“The Arkansas Public Employees Union opposes the privatization of services, including the bookstore, at the University of Arkansas not only on the Fayetteville campus and all campuses around the state because it comes at the detriment of workers.”
The union is making this official statement after it was reported Oct. 22, 2019, that the University had let bids, due weeks earlier Sept. 25, for private management of the official campus bookstore as well as its Razorback Shop in Rogers. The awarded firm would have to commit to keeping full-time employees (numbering 16 in documents) for six months. The change in operations could begin Jan. 1. The APEU, formerly AFSCME Local 965, represents U of A employees.
The university may “no-award” the request if it “deems the Proposals are not in the best interests of the University,” according to the Oct. 22 Northwest Arkansas Democrat-Gazette article “UA Seeks Outside Bids from Firms to Operate Campus Bookstore.” The article quotes experts from around the country that such privatization generally results in lower wages and reduced benefits.
“Such benefits as tuition waivers cannot be replicated by private employers, and it is unlikely the university’s strong retirement plan will be matched by an entity whose mission is profit rather than education,” the APEU statement continues. “And with no competition on campus, the bookstore has little incentive to keep prices low for students buying books.
“Privatization benefits a small group of investors who will seek revenue by lowering the wages and benefits paid to employees and increase the prices and fees paid by students. For instance, the profits of the current university-run book store are dedicated to helping the university. The bookstore at its website declares, ‘As a self-supporting auxiliary group, our profits remain on campus to support programs, scholarships, and facilities that benefit university students. In addition to redirecting our profits to the university, the Bookstore provides donations to programs that are in line with our mission to support the university community.’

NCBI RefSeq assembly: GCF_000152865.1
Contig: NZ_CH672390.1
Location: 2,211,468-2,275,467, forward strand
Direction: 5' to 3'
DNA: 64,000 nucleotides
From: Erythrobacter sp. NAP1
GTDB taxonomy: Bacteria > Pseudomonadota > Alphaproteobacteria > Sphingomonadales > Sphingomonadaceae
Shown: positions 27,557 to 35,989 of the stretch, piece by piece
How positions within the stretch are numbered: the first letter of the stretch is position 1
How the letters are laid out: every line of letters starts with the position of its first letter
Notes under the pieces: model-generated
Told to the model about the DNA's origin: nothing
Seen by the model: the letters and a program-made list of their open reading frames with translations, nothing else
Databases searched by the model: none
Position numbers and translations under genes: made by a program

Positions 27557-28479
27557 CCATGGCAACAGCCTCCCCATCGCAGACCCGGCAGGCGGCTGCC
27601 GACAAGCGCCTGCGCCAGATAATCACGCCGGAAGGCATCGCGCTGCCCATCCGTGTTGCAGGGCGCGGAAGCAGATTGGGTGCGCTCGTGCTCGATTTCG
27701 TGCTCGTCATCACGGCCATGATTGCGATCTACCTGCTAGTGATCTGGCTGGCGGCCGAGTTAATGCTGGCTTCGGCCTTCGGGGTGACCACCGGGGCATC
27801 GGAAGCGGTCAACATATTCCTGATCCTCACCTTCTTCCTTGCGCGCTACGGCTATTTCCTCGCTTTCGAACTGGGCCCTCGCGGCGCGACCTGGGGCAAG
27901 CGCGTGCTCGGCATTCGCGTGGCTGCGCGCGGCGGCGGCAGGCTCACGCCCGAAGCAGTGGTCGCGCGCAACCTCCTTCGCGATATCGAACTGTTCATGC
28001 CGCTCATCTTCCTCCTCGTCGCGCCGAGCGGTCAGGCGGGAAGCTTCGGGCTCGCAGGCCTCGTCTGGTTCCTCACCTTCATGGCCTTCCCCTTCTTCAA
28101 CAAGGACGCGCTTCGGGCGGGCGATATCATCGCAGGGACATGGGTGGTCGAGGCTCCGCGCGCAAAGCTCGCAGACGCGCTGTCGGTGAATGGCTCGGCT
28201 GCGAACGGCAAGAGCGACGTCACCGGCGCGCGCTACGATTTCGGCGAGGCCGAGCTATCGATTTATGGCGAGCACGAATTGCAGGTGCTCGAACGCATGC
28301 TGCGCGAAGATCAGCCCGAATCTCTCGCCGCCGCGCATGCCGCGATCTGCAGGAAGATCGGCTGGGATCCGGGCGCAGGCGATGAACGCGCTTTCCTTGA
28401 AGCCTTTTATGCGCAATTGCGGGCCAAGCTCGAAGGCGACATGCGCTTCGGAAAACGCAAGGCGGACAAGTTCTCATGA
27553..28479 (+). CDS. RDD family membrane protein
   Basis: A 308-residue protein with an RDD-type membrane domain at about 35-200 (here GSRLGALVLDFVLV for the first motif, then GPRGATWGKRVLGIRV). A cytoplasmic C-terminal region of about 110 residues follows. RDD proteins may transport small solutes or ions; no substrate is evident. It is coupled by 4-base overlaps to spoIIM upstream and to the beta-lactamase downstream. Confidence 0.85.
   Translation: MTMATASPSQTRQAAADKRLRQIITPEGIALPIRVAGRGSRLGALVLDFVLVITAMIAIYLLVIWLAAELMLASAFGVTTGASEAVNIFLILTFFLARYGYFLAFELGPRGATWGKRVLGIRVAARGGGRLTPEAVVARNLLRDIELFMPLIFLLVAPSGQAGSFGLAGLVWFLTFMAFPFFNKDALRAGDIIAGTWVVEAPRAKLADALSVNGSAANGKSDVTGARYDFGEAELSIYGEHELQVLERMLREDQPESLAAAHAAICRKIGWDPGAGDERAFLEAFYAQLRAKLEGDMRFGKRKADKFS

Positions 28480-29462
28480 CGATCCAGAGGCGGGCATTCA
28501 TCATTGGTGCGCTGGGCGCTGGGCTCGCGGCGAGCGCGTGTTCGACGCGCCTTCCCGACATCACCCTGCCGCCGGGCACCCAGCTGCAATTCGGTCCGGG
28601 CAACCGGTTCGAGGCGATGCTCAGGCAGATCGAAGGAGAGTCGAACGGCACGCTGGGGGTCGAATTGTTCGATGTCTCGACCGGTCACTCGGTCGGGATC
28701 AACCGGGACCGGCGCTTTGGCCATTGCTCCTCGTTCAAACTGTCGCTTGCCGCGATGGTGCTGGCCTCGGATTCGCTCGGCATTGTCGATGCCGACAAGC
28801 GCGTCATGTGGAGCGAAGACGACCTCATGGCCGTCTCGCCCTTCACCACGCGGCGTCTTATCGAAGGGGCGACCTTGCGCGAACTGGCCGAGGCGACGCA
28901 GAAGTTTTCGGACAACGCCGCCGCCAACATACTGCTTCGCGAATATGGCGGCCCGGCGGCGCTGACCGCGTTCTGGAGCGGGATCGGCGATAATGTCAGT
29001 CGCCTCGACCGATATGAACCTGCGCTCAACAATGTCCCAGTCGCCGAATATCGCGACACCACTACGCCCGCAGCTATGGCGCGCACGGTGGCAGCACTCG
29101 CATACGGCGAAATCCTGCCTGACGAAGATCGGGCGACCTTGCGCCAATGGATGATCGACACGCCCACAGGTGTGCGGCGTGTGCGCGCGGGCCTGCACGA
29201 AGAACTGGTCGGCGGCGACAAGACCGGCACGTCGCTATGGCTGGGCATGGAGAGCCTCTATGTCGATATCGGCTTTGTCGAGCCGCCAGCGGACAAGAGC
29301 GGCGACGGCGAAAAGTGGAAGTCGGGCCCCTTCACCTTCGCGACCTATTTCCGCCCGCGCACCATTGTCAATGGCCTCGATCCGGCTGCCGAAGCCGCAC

“But the profits from a privatized bookstore will go to out-of-state investors. Moreover, the campus bookstore is one of the few opportunities for income available to international students, who are not allowed to seek outside employment.
“More generally, the privatization trend in higher education has not brought the promised benefits. At Chancellor Steinmetz’s previous institution, Ohio State University, the privatization of parking brought an apparent windfall, but the university was ripped off. According to a recent study by an Ohio State engineering professor, that university of lost an estimated $14.5 million on the deal in fiscal year 2018 alone (see Bruce Weide in Ohio State University’s Lantern Dec. 4, 2018). That money ended up in the pockets of foreign investors,” the APEU statement concludes.
The U of A in a press release Oct. 25 announced that the companies Barnes & Noble and Follett would present their cases to win the management bid next week, “Presentations Scheduled for Potential U of A Bookstore Management Vendors.” At their programs to which the public is invited, “each vendor will provide an overview of its experience in operating campus bookstores as well as plans for the operation of the University of Arkansas Bookstore.”